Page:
Christopher Paolini Interview

The successful young writer of the Inheritance Cycle. which began with Eragon, a book he wrote when he was still a teenager, chats to SFX about his new book Inheritance, the film of Eragon and what he’s going to do next

SFX: What direction did you want this book to go in, it being the last in the series?

Christopher Paolini: The whole series is really one story so it’s a continuation from the last three books. Inheritance picks up only a short while after book three and continues the adventures of the main characters, concluding them in an interesting and hopefully unexpected Manner.

What were the main challenges of writing Inheritance ?

There were two areas of challenges; one was there were some personal challenges in circumstances writing this book and two there were definitely some creative challenges writing this book. Each book has been difficult in its own way; this book was difficult in the way that it was the final book of the series. It’s a very long book, it’s a very complicated book and more than anything else, I just wanted to make sure that it was as good as possible and a fitting end of the series, to send the characters and the world off nicely. So that was definitely the biggest pressure going through my mind, just wanting to do it right. I mean I always want to do it right, but this is the end of the story – I really wanted to do it right this time.

Will we see more of Murtagh in this book?

If Murtagh is a character that readers are interested in, then they will love the fourth book because you are going to get gobs and gobs of Murtagh; there is Murtagh all over this book. Actually, his sequence in this book is probably my favourite part of the book and it’s interesting because he did not have much of a presence in the last two books, I mean, he has a big influence but physically he wasn’t very present. In this book he has quite a bit of presence and I’m very pleased with how his story turned out.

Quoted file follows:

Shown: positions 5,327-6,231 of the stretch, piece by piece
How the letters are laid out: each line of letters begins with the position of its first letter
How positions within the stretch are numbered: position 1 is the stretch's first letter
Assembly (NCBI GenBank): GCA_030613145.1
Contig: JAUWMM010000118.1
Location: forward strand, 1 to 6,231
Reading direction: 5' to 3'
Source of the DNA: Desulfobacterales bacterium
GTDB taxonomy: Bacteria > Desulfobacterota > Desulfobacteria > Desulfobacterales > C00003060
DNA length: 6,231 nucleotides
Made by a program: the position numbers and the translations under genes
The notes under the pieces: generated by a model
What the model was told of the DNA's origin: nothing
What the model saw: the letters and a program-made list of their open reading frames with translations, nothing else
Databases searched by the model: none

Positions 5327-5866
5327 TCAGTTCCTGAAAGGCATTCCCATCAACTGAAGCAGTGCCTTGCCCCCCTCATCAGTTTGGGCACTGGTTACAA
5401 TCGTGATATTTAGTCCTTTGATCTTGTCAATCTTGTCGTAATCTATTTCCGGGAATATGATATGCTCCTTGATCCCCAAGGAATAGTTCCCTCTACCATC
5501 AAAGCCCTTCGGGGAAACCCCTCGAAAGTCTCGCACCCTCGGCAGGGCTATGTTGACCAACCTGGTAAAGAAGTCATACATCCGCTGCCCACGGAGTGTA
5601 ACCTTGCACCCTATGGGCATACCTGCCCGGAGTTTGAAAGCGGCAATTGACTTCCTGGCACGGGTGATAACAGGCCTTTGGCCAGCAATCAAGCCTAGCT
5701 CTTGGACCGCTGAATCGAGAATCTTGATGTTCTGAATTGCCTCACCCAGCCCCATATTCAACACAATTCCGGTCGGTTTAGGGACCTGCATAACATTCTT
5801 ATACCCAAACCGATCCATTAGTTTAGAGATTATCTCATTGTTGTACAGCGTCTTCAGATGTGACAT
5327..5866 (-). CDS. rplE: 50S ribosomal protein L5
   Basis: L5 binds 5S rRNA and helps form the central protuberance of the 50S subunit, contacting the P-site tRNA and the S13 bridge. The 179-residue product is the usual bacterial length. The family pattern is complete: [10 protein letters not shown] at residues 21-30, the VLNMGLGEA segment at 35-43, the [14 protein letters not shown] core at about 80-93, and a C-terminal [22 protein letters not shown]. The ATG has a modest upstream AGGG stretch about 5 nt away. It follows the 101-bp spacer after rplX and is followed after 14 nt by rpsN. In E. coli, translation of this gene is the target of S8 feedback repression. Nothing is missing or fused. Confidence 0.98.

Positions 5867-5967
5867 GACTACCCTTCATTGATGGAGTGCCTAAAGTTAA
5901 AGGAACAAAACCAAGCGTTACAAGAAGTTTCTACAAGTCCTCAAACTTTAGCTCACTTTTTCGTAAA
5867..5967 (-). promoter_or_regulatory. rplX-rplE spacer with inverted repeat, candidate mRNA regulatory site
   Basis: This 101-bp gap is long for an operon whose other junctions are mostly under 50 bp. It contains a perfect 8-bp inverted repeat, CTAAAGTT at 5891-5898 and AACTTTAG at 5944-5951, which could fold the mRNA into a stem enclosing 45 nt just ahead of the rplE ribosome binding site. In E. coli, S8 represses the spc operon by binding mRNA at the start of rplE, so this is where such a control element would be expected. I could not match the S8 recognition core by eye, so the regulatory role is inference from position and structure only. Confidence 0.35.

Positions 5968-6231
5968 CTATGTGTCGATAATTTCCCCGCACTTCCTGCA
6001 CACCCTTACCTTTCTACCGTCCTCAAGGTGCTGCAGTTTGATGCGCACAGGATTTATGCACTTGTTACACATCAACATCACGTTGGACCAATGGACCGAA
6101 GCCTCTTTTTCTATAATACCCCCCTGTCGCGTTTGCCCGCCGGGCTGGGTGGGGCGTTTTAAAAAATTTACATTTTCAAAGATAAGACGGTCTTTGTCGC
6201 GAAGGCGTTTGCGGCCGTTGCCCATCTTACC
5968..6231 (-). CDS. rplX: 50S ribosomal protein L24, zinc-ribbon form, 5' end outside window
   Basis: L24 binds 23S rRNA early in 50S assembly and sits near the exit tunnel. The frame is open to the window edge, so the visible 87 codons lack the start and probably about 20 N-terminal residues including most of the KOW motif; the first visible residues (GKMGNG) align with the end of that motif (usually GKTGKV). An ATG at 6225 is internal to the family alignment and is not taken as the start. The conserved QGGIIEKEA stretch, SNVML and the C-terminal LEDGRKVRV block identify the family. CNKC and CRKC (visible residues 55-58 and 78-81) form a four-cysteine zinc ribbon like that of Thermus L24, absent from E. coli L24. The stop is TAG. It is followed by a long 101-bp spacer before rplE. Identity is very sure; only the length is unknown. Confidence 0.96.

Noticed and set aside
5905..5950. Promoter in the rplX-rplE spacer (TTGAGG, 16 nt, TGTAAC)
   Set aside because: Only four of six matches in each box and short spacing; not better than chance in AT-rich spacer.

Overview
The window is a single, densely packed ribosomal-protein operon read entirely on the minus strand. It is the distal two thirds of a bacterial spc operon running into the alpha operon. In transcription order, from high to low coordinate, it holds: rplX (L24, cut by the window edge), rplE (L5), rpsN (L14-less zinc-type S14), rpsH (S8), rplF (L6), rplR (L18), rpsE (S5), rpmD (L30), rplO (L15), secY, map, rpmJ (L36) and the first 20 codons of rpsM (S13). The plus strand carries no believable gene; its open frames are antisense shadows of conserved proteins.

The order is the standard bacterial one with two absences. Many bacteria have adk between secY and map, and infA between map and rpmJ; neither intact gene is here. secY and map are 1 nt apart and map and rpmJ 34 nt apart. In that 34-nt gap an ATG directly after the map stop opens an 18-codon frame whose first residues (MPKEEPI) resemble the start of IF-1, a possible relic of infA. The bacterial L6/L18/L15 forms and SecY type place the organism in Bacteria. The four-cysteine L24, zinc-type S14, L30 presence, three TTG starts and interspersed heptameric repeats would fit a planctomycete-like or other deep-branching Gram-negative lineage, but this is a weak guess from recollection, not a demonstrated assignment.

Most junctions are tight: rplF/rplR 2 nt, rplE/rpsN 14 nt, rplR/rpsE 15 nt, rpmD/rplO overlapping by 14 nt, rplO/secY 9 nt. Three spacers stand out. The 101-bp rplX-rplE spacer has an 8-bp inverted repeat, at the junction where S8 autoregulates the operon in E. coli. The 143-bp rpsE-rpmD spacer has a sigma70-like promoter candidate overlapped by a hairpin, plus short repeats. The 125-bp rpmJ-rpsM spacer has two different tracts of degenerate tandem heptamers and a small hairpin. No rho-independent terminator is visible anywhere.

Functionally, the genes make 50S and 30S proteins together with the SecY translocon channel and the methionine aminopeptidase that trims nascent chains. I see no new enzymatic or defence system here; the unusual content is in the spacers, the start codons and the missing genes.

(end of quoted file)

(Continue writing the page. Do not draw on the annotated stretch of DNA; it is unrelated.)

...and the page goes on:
What was your favourite scene to write?

I can’t tell you without spoiling the book.

Was it near the end then?

Well, there were a couple of favourite scenes in the book; obviously the ending, although that one was so emotionally intense that I’m not even sure I can call it a favourite one. There was a scene fairly near the beginning of the book where Eragon… you know, I can’t say. Darn it, I can’t say! If I say it’s going to ruin it. There is a scene where Eragon and Saphira do a bit of flying and it’s a rather spectacular bit of flying and they see a rather unusual sight while they’re in the air; that was a favourite scene of mine.

This book has a lot of scenes that I enjoyed writing. One of the tricks when writing a book is you try to leave out the boring bits and I think I succeeded more in this book than in any of the other books. I enjoyed writing Roran though. The thing is with Roran is he’s already grown up; Eragon isn’t grown up and I love Eragon dearly but sometimes he’s a bit gormless and Roran was a nice diversion. And Nasuada, I enjoy writing Nasuada as well, she’s a little more prominent in this last book as well.

Well we don’t want to ruin the book for readers. You’ve already said that the ending was emotionally intense, how emotionally involved do you get with your characters?

When I wrote Brom’s death I had tears in my eyes. When I wrote this book, I was constantly going up-and-down, sideways and back-and-forth with my emotions, which is kind of difficult when you’re spending a week writing a battle scene and you’re in it very, very intensely and you’re thinking about death and destruction, it can really… It can get a bit much. When I wrote the final scene I was so caught up in it, I actually started physically shaking. I’ve always read about authors getting emotionally involved or talking about the reactions like this when they finish a series and I was like, “That’s not going to happen”. I’d finished the other books and I didn’t have any trouble finishing them I thought it wasn’t going to happen to me. When I actually got to the final scene, I had this wave of heat just pass through my body and I started quivering and it actually got so bad I knew the final line wasn’t quite right and I couldn’t actually fix it because I was just too much in it. I had to step away from the manuscript. I went and did the editing for the rest of the book and only then did I go back and look at that final line about a month and a half later. I changed one word and then it was perfect.”